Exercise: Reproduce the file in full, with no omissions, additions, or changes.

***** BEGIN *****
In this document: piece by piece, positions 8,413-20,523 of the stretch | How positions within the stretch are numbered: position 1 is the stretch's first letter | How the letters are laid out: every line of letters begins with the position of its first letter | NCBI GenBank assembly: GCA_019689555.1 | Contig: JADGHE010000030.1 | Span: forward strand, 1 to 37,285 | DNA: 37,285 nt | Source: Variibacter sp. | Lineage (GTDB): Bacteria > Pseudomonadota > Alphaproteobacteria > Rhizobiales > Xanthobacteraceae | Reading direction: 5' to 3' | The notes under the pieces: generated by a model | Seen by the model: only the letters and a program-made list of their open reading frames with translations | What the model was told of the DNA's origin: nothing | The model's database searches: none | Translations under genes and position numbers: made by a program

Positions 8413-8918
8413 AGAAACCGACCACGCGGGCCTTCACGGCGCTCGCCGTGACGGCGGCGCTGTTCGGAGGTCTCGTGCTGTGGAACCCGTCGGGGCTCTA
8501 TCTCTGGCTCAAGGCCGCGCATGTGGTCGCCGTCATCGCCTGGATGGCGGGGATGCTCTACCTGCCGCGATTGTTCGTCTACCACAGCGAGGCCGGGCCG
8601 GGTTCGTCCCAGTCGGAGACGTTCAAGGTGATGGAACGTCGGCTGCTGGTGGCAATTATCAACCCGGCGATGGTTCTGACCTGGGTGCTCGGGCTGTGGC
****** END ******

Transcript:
In this document: piece by piece, positions 8,413-20,523 of the stretch | How positions within the stretch are numbered: position 1 is the stretch's first letter | How the letters are laid out: every line of letters begins with the position of its first letter | NCBI GenBank assembly: GCA_019689555.1 | Contig: JADGHE010000030.1 | Span: forward strand, 1 to 37,285 | DNA: 37,285 nt | Source: Variibacter sp. | Lineage (GTDB): Bacteria > Pseudomonadota > Alphaproteobacteria > Rhizobiales > Xanthobacteraceae | Reading direction: 5' to 3' | The notes under the pieces: generated by a model | Seen by the model: only the letters and a program-made list of their open reading frames with translations | What the model was told of the DNA's origin: nothing | The model's database searches: none | Translations under genes and position numbers: made by a program

Positions 8413-8918
8413 AGAAACCGACCACGCGGGCCTTCACGGCGCTCGCCGTGACGGCGGCGCTGTTCGGAGGTCTCGTGCTGTGGAACCCGTCGGGGCTCTA
8501 TCTCTGGCTCAAGGCCGCGCATGTGGTCGCCGTCATCGCCTGGATGGCGGGGATGCTCTACCTGCCGCGATTGTTCGTCTACCACAGCGAGGCCGGGCCG
8601 GGTTCGTCCCAGTCGGAGACGTTCAAGGTGATGGAACGTCGGCTGCTGGTGGCAATTATCAACCCGGCGATGGTTCTGACCTGGGTGCTCGGGCTGTGGC